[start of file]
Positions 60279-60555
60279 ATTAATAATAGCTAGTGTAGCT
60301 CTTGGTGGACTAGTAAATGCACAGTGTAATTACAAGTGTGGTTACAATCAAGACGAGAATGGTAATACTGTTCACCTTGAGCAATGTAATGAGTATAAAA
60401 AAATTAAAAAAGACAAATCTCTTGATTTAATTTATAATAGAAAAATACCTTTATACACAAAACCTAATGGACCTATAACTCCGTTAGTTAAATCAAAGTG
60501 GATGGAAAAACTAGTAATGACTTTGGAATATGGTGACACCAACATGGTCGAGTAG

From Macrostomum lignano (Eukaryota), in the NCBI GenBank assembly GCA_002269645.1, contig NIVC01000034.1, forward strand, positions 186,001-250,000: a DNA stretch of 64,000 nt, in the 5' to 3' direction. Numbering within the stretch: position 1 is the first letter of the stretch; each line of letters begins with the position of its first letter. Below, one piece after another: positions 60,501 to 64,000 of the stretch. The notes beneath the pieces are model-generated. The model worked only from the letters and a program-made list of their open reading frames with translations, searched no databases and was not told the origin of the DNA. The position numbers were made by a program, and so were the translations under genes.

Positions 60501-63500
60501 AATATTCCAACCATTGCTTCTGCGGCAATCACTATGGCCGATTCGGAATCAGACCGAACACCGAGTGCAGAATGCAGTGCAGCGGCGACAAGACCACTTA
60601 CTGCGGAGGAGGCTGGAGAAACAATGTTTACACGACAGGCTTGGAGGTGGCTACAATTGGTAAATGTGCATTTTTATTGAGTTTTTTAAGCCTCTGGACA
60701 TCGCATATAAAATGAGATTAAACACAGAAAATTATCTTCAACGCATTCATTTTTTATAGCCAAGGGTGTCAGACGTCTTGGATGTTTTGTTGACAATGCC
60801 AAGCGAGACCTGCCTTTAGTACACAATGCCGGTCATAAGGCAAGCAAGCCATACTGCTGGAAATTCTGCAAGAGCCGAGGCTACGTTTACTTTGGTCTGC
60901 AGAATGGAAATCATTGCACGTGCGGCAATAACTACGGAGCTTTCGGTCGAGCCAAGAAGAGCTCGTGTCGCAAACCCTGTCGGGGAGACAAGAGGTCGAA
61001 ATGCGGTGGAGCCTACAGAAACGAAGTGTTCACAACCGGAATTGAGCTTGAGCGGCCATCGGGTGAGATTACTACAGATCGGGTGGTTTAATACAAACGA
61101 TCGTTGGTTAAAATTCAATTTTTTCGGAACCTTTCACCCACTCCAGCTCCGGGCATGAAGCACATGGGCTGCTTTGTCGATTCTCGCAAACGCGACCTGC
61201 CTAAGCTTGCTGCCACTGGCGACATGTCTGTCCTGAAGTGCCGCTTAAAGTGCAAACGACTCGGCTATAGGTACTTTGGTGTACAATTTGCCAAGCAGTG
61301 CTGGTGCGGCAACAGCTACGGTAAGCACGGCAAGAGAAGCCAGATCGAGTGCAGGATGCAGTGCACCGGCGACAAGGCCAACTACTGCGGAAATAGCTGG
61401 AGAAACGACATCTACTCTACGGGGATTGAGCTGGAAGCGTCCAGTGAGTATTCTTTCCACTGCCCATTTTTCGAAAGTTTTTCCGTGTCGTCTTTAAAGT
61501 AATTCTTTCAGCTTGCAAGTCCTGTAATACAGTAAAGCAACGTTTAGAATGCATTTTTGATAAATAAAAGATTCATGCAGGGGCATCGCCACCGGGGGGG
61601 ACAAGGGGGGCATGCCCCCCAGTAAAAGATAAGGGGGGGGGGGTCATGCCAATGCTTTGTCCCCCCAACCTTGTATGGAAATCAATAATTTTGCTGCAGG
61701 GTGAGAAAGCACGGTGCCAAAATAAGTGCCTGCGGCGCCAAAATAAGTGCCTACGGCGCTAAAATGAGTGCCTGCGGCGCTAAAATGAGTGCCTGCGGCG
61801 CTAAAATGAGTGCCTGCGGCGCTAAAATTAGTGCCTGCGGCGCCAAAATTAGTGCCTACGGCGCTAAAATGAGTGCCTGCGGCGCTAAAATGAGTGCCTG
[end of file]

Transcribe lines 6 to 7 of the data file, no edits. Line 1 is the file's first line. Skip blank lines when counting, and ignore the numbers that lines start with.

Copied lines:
From Macrostomum lignano (Eukaryota), in the NCBI GenBank assembly GCA_002269645.1, contig NIVC01000034.1, forward strand, positions 186,001-250,000: a DNA stretch of 64,000 nt, in the 5' to 3' direction. Numbering within the stretch: position 1 is the first letter of the stretch; each line of letters begins with the position of its first letter. Below, one piece after another: positions 60,501 to 64,000 of the stretch. The notes beneath the pieces are model-generated. The model worked only from the letters and a program-made list of their open reading frames with translations, searched no databases and was not told the origin of the DNA. The position numbers were made by a program, and so were the translations under genes.

Positions 60501-63500